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GUEST POST | Will McIntosh on Comic Strips Made Me Write Hitchers

Will McIntosh on 
Comic Strips Made Me Write Hitchers

It would be reasonable to assume that my new novel Hitchers began with the idea of hundreds of thousands of people becoming possessed, more or less simultaneously, all in the same city, and then I came up with a storyline about a frustrated cartoonist as the scaffolding to support the idea. That’s not how it evolved, though. It started with the frustrated cartoonist, who hijacks his late grandfather’s long-running, esteemed comic strip, and then changes it dramatically, and makes it wildly successful. I got the idea while reading David Michaelis’ biography of Charles Schulz. I learned that Schulz expressly forbade his heirs from allowing another artist to continue the strip after his death. That got me thinking about the hijacked strip idea. When I told a friend about the idea, he pointed out that having someone continue a comic strip against the wishes of his late grandfather wasn’t much of a story, while reminding me that I was a SF/Fantasy writer. So I added half a million dead people.

There’s a lot of talk about comic strips in Hitchers. There are even some actual comic strips slipped among the pages. It will probably surprise no one to learn that I’m a big fan of comic strips, and fascinated by their creators.

I’m fascinated by Bill Watterson, the artist/creator behind Calvin and Hobbes, because he absolutely refused to allow Calvin and Hobbes to appear on merchandise. He believed it would cheapen the art. Watterson is notoriously reclusive, rarely answering fan mail or making public appearances, and he ended up walking away, ending his strip while it was still hugely popular. I was tempted to cast my protagonist Finn Darby in the mold of an intentional recluse, but ultimately decided against it. Finn is happy to merchandise his wildly popular add-on character, Wolfie, and he becomes reclusive only because he’s afraid his grandfather might take over his body in the middle of a television interview and embarrass the hell out of him.

Reading an article about Watterson’s final strip, which is a poignant, understated masterpiece, I became fascinated with the idea of cartoonists’ final strips, and this plays out prominently in Hitchers, as Finn becomes fascinated by them as well. He’s disappointed--nay, disgusted--by his grandfather’s final strip, which is just one more lame, corny joke strip. Finn feels as if his grandfather doesn’t deserve the final say on the strip, even though he created it. Ultimately, Finn will write his own final strip, and it will be much more modern, and far, far darker, than Grandpa’s final effort.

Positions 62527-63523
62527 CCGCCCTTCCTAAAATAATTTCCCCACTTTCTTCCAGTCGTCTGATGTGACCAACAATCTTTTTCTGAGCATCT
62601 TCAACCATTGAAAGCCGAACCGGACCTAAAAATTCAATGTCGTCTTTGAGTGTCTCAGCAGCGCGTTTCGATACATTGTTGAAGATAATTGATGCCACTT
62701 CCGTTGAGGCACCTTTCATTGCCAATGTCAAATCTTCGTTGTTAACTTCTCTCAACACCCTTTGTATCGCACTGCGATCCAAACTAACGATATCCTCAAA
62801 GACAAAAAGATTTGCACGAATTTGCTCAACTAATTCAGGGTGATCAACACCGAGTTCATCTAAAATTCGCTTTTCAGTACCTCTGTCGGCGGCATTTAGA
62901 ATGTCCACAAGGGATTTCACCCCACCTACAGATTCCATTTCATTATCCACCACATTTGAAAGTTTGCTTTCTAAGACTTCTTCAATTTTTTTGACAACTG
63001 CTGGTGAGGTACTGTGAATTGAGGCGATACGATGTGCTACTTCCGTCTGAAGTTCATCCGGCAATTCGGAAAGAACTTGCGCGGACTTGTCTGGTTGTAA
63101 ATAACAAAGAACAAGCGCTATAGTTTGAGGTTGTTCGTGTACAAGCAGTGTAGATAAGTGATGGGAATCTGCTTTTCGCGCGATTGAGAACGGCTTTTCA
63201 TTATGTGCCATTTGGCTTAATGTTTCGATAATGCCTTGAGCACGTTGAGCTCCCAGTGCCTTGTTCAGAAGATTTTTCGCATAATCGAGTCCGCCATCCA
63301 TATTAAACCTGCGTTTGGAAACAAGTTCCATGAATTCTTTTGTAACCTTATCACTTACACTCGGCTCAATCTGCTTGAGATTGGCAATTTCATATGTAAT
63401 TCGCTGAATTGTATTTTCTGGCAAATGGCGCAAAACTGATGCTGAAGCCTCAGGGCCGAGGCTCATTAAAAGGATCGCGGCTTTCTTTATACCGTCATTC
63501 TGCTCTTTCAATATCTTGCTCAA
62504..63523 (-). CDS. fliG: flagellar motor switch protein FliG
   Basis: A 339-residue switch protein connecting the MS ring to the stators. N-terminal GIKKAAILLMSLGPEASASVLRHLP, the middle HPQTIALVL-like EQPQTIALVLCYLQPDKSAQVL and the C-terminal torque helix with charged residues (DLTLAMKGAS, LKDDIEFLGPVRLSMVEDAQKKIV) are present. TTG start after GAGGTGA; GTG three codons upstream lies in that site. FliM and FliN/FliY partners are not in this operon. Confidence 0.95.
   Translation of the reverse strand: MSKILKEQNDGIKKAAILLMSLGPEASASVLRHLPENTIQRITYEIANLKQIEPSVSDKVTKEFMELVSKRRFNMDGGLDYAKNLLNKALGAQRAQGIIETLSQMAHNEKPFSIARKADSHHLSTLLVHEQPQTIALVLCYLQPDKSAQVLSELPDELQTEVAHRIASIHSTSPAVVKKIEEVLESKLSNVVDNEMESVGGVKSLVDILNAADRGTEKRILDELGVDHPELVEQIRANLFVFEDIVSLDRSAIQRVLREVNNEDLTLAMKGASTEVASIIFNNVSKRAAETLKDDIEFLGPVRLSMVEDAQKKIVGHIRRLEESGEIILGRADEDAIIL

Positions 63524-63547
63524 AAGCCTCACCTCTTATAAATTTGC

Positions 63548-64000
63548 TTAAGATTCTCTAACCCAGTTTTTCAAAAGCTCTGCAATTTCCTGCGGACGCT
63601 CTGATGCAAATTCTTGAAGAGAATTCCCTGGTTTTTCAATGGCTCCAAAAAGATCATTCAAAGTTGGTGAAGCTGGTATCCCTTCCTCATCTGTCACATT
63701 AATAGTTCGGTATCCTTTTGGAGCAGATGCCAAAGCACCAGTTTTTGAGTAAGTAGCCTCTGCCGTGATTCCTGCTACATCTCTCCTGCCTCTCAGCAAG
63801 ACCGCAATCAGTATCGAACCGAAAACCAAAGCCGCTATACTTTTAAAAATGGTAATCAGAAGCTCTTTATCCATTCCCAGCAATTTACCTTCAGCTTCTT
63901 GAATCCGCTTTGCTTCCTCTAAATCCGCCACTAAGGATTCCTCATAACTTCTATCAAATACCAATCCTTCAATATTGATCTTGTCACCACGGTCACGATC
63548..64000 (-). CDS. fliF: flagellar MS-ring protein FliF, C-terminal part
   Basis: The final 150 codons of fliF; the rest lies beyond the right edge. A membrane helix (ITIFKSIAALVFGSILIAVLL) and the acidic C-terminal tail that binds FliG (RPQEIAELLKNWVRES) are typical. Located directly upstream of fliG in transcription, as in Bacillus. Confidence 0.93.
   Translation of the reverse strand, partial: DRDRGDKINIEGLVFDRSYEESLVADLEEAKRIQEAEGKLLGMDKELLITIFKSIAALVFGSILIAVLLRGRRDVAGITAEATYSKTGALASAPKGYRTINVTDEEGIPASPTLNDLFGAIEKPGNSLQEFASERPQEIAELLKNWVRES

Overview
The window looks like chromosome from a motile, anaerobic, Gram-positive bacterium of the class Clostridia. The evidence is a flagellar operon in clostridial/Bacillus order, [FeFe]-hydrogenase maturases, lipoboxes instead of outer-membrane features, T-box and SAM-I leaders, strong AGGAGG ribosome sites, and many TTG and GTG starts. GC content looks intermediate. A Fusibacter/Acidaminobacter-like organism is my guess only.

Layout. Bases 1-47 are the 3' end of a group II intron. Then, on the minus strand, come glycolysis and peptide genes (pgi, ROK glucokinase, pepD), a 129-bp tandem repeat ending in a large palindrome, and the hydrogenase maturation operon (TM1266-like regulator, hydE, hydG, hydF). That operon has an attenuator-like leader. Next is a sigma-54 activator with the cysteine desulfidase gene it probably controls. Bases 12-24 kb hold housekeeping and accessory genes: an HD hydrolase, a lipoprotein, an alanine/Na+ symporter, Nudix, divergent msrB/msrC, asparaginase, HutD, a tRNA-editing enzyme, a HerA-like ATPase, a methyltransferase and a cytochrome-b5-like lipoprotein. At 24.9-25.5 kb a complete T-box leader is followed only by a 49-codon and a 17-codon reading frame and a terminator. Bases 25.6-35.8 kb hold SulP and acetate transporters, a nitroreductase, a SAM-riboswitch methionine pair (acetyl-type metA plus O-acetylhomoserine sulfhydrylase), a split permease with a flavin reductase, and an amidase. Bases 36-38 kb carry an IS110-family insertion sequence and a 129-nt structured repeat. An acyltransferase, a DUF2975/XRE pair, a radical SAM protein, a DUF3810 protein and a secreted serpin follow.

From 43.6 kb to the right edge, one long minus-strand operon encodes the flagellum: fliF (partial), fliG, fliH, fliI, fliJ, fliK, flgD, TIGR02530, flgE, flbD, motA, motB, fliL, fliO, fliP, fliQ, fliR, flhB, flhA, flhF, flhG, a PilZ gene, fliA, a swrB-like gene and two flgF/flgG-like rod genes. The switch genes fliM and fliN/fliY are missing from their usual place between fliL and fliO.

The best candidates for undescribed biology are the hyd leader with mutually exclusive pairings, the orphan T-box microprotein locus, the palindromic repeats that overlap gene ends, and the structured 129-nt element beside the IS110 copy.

I wrote a half-dozen strips to be inserted into the narrative of Hitchers, and they were wonderfully executed by Scott Brundage. I’d never tried writing comic strips before, and found it both a challenge and a hell of a lot of fun. It’s like writing Haiku; you only have three panels, you can’t have too many words in each panel, and each should tell a complete story. Finn discovers that it’s not easy to come up with a new strip every day, 365 days a year. Some cartoonists report that it’s a brutal pace. In how many creative professions must you consistently come up with a new piece of work on an average of one per day? And most strips are intended to be funny--I can’t imagine trying to write something funny every day.

Click to embiggen
In Hitchers, Finn makes a living selling original comic art until he “procures” the rights to his late grandfather’s strip. Again, I drew this detail from personal experience--my father and I have been collecting original comic art together for the past twenty years. Finn recalls an exchange with his grandfather, when good old Grandpa was still alive. Finn offered to sell off the huge stacks of original Toy Shop strips his grandfather accumulated over the years, estimating that he can get fifty dollars apiece for dailies, and seventy five for Sunday strips (Sunday strips are larger, so more valuable). Grandpa refused when he learned that Peanuts dailies sell for ten thousand each. That’s an accurate figure, believe it or not. In fact, it’s on the low side, especially if we’re talking about a Snoopy and the Red Baron strip.

The image of Grandpa’s huge piles of originals came from a phone conversation I had with the grandson of Al Smith, who carried on one of the earliest comic strips, Mutt and Jeff, after creator Bud Fischer passed away. Al Smith’s grandson was selling off his late grandfather’s strips, and described having thousands and thousands stacked on shelves, pretty much every single day from 1918 into the 1970s. I couldn’t resist giving Grandpa a comparable stash, from the 1950s through 2010.

It’s interesting, how much cartoonists vary on how they handle their original art. Early on, Schulz gave away Peanuts strips to fans, but when he discovered people were selling them, he stopped. From what I understand, the Schulz family now buys back some of the strips that come to auction. They must have an awesome collection. I bought two Bloom County dailies directly from Berke Breathed. He decided to sell off four years of strips ($400 each), but is holding on to the rest. Try to find a Calvin and Hobbes original – I dare ya.

A 2003 Clarion graduate, Will McIntosh recently won the Hugo Award for best short story. By day, he's a psychology professor at Georgia Southern University. His first novel, Soft Apocalypse, was published in April, 2011, by Night Shade Books and his second Hitchers was recently published. His next book will be based off his Hugo award-winning short story "Bridesicle."

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